MALAISE IS INCORRECT, DONT SAY IT!

Victorian Lady

~Photo Compliments Of Google Images~

Hello M.E friends, people, astroturfs,  etc..

Every so often I do a blog post.
I’m not really a writer, the only time I do a blog post is when
I hope to point something out because of my knowledge of
being an active R.N. almost 10 years before I had to stop working
because of M.E 23 years ago!
From what I can see, people think I do not know what i’m talking about!
I did 3 other blogs on this subject and very few people paid attention.  I kept hearing my PEM, my PEM, the doctor doesn’t believe my PEM!

Friends, listen to me, everytime you say “Malaise,” as in “PEM”, you
validate Ed Shorter’s Victorian Woman description of this illness we suffer from.

Everytime you say Malaise”, as in “PEM”, you validate the Late Steve Straus NIH idiopathic fatigue illness!

Do you suffer from the Ed Shorter version or do you suffer from M.E?

What does the name Ed Shorter mean to you?

Do you suffer from the Steve Straus NIH idiopathic fatigue illness or do you suffer from M.E.?

What does the name Steve Straus mean to you?

Are you an  M.E. patient or are you a fool? 

Because that’s what CDC and NIH have made all of the M.E. patients look like!

See what I mean!!!

Am I making sense!

If you suffer from the Ed Shorter version then keep on saying my “PEM” is acting up!  

If you suffer from the Steve Straus idiopathic fatigue illness then keep on saying my “PEM” is acting up!

If you suffer from M.E. then by all means, do not use the word “Malaise” because
the symptom you suffer from, the crash, relapse of symptoms, exacerbation of
symptoms. muscular and neurological fatigabiity as noted in Ramsay’s Definition of M.E is not “Malaise”.

The word “Malaise” insults you as an M.E patient.
The word “Malaise” invalidates you as an M.E patient.

The word “Malaise” quite frankly makes you look like a fool compliments of the NIH and the CDC!

The word “Malaise” is not the symptom you suffer from!

I don’t have to prove this, any medical dictionary will tell you what the
word “Malaise” means and it has nothing to do with M.E.

What does the word malaise mean?

malaise

 (mă-lāz′, -lĕz′)

 

Now, is that your symptom you suffer after activity or exertion?

I didn’t think so!

I have written 3 blogs about the word “Malaise” starting in 2014, and very few people paid attention because they think Anne was “just a nurse” and “doesn’t know what the hell she is talking about.”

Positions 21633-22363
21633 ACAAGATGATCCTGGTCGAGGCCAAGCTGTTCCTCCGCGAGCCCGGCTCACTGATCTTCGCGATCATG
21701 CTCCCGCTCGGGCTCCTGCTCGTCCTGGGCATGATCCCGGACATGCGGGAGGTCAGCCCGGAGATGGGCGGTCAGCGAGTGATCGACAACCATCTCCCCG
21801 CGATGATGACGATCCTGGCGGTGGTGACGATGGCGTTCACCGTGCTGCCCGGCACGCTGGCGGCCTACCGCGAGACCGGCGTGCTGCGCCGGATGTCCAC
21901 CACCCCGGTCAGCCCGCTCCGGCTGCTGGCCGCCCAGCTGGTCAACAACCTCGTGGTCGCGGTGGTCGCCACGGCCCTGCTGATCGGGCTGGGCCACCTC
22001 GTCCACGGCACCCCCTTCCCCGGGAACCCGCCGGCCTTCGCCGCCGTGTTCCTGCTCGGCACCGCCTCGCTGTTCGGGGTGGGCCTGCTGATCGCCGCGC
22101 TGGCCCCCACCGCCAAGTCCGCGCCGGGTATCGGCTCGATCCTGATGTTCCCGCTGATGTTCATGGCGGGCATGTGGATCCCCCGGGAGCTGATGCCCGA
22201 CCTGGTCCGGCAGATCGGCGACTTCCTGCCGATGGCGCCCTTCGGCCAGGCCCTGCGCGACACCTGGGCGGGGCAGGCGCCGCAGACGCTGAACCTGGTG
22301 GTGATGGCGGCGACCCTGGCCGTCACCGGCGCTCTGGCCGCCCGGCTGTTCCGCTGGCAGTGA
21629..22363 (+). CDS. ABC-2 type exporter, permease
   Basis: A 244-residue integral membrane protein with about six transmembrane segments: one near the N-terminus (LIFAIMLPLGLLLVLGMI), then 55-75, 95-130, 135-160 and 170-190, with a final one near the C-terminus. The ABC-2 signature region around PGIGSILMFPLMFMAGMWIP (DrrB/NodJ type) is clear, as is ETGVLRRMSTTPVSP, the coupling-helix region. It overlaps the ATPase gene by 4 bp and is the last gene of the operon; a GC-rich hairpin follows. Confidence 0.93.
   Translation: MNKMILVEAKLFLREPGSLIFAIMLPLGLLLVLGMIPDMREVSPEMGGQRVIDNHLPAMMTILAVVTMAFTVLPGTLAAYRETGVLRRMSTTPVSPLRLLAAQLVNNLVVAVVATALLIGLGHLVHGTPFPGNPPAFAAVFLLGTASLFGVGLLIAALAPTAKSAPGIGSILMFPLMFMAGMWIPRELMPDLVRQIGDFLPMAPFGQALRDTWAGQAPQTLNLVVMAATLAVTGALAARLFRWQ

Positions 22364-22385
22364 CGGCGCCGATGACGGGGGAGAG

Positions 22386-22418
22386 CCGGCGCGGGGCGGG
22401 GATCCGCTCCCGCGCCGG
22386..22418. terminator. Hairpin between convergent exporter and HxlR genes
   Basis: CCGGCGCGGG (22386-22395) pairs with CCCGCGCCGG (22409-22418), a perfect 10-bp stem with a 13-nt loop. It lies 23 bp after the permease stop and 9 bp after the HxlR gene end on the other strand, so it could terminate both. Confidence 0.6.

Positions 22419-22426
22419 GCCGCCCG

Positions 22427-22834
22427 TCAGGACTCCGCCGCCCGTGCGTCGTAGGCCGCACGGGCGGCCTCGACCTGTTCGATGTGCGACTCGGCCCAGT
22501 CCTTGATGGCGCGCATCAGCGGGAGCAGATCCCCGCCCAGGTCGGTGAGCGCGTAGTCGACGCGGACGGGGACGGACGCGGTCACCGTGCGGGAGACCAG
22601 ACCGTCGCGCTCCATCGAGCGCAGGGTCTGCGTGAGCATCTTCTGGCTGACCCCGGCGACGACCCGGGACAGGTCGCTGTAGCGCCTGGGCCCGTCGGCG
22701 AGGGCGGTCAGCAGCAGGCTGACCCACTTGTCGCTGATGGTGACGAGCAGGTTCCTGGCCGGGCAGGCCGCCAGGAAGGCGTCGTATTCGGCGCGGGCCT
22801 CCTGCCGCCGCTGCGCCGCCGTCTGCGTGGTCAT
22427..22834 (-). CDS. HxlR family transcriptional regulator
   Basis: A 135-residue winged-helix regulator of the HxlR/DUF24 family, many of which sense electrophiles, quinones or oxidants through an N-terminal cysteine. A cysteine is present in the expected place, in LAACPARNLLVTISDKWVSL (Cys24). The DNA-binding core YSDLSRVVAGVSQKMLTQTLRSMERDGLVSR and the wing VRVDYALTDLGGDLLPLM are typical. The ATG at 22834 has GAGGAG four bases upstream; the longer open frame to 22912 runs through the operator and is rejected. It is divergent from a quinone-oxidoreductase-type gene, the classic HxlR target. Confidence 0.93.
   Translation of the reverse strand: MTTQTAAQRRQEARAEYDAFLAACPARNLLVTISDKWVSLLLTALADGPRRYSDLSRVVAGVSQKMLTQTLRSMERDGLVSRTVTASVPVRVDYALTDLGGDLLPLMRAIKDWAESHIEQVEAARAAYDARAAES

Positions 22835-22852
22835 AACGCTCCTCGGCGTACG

I have seen medical forums and blogs where medical people are laughing at
us (or I should say “Fibromyalgia” patients, they refer to us as “Fibromyalgia” patients and not M.E. patients because they are not taught M.E. in the medical schools  here in the United States) because of that word “Malaise”. 

Its terrible!

 I have even seen a new term going around the M.E. community on the social media called “Super Malaise” that probably came from an astroturf forum.

My friends, there is no such thing, word, or medical terminology as “Super Malaise” so don’t say that one either!

Quite frankly, when I hear that word “Malaise”, I get agita!

Agita is an Italian slang word for upset stomach;

Anyway,

My friends, if you want to get it right, the whole thing has to be right including
the name of the key symptom of the illness you suffer if you have M.E.!

Not the Ed Shorter Version
Not the late Steve Straus NIH version,

But A. Melvin Ramsay version!

I have a feeling I have wasted my time again and most will say,
Anne was just a nurse and doesn’t know what the hell she is talking about.

My friends, one day, if we see the end of this nightmare, and actually have a
correct illness criteria with a correct name, using correct medical terminology,
and treatment to make us functional to where we could actually work…..
if we are actually alive to see this….
you may just thank me and say
Anne, you were right, the whole package needs to be correct!

So until then, don’t say it. 

Because,

MALAISE IS INCORRECT!!!!!!!!

DON’T SAY IT!!!

 

 

“The Other Side Of The Stretcher” (c) 2017

This blog is not for medical advice.
For medical advice, you must speak with your physician!

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About The Other Side Of The Stretcher

Nurse turned patient, but not by choice. I was became a Registered Nurse in 1985 when I was 21 years old. That career was cut short the end of 1994 when I was unable to work anymore because of the illness M.E. or Myalgic Encephalomyelitis. I have 3 adult children including twins, A daughter and 2 sons. View all posts by The Other Side Of The Stretcher

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